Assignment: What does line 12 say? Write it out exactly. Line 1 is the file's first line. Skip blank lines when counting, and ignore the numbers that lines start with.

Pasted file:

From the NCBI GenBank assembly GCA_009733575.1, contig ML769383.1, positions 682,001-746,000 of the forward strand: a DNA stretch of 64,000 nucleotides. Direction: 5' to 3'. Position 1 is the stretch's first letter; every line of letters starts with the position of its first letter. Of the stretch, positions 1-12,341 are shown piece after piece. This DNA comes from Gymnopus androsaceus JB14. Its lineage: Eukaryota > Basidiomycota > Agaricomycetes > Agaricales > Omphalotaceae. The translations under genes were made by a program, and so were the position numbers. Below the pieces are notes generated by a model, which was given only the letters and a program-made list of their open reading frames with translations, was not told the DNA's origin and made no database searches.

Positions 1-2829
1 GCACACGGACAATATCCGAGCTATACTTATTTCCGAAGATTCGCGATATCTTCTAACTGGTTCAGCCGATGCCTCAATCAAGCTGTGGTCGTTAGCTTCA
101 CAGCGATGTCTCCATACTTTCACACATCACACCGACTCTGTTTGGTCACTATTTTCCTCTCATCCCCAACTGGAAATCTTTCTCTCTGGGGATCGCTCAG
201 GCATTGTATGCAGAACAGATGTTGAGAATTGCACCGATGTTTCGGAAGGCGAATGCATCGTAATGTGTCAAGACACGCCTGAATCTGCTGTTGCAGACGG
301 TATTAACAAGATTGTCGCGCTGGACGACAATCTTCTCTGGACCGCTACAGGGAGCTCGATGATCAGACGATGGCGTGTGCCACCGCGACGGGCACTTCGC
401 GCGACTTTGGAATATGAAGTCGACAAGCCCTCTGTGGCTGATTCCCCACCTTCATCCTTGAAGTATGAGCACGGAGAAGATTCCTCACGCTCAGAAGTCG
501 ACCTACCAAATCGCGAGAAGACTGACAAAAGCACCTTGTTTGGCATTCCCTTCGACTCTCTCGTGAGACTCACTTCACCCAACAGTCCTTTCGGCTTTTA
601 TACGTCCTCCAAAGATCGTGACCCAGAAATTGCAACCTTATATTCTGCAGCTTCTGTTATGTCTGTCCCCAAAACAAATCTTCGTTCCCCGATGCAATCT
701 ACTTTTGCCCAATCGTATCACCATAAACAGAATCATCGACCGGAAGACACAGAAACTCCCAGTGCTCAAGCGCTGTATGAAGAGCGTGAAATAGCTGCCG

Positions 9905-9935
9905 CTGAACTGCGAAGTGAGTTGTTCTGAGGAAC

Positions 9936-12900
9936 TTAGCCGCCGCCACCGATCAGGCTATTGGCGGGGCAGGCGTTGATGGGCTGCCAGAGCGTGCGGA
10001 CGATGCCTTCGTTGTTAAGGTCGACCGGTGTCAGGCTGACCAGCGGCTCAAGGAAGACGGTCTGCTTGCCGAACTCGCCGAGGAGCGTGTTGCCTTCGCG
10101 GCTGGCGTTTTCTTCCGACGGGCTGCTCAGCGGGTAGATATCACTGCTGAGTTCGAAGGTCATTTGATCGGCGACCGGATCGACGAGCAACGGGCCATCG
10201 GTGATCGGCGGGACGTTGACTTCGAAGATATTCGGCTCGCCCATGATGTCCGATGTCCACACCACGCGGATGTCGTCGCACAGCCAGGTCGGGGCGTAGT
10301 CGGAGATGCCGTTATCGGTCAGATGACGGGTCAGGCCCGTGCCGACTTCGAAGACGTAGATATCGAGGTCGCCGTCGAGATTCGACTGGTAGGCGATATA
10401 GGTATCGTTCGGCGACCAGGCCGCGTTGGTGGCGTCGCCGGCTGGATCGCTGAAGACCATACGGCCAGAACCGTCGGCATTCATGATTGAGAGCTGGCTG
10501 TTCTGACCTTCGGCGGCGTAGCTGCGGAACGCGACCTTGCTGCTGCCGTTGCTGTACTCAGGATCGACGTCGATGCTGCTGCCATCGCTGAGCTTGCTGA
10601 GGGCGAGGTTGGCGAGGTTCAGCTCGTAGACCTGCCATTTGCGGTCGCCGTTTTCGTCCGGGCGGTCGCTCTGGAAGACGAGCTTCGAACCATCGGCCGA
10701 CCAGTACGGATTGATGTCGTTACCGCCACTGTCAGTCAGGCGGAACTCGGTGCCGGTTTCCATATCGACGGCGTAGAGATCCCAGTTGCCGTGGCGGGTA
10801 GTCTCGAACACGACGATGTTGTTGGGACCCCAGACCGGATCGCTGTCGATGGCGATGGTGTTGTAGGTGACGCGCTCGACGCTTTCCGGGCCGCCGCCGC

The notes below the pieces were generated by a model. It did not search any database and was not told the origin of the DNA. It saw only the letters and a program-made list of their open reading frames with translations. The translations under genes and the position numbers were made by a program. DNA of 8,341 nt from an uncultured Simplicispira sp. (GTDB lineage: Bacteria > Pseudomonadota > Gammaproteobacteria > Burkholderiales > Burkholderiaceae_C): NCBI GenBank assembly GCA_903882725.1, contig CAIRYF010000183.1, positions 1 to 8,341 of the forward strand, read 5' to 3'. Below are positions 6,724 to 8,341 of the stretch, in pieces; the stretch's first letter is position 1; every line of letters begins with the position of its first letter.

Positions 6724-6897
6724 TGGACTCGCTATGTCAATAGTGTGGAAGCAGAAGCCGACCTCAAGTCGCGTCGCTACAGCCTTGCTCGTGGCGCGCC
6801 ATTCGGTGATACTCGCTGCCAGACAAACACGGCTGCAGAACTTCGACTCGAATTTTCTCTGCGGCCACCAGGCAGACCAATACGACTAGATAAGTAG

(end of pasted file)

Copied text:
9905 CTGAACTGCGAAGTGAGTTGTTCTGAGGAAC